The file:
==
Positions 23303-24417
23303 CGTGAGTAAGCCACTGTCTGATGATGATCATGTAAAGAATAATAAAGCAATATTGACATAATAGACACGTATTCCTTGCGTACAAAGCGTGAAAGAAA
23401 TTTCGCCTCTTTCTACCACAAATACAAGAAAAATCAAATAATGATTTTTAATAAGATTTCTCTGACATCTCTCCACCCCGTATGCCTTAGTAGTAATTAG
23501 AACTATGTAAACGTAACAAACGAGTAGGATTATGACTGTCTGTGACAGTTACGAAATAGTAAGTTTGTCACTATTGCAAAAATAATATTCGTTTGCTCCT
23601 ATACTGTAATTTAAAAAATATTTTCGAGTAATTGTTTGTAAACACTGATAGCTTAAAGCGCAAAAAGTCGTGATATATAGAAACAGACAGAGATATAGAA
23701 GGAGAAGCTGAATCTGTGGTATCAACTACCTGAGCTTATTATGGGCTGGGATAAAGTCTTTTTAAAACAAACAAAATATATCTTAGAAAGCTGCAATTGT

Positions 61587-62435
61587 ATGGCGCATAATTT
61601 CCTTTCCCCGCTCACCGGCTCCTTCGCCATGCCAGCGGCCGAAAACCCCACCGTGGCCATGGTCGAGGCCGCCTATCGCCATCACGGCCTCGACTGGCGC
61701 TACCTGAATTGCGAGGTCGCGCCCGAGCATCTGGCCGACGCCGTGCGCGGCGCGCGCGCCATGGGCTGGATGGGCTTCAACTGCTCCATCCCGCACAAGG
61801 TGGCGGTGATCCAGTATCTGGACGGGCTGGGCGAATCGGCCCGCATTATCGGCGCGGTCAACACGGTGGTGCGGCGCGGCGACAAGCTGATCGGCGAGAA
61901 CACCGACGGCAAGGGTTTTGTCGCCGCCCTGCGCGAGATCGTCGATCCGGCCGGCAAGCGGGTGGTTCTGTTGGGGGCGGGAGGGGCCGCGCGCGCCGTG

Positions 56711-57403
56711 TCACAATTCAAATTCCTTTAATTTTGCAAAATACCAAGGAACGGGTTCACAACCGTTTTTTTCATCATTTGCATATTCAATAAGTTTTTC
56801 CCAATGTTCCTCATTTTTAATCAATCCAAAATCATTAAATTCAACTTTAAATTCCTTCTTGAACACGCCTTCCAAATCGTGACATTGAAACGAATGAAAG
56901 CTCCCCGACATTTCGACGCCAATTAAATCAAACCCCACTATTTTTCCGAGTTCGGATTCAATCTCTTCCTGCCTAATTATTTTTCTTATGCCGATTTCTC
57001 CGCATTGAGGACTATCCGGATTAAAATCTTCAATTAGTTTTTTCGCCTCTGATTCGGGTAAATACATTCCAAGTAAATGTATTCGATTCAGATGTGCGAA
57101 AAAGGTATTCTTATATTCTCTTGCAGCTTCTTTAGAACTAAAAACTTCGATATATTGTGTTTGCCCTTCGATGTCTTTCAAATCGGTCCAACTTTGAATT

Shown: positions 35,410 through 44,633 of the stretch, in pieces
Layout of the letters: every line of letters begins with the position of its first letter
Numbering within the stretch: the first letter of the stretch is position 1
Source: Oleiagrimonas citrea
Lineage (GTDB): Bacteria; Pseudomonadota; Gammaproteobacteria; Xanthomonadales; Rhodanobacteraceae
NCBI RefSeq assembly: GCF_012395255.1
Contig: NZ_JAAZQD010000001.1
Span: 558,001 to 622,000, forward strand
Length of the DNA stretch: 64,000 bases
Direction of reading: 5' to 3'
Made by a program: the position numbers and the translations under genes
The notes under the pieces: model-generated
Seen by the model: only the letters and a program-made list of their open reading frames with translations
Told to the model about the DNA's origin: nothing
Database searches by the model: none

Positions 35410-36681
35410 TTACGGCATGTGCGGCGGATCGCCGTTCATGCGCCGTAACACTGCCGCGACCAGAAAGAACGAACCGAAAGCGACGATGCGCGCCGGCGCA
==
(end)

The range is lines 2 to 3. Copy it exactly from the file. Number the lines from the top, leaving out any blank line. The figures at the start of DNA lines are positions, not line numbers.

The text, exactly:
23303 CGTGAGTAAGCCACTGTCTGATGATGATCATGTAAAGAATAATAAAGCAATATTGACATAATAGACACGTATTCCTTGCGTACAAAGCGTGAAAGAAA
23401 TTTCGCCTCTTTCTACCACAAATACAAGAAAAATCAAATAATGATTTTTAATAAGATTTCTCTGACATCTCTCCACCCCGTATGCCTTAGTAGTAATTAG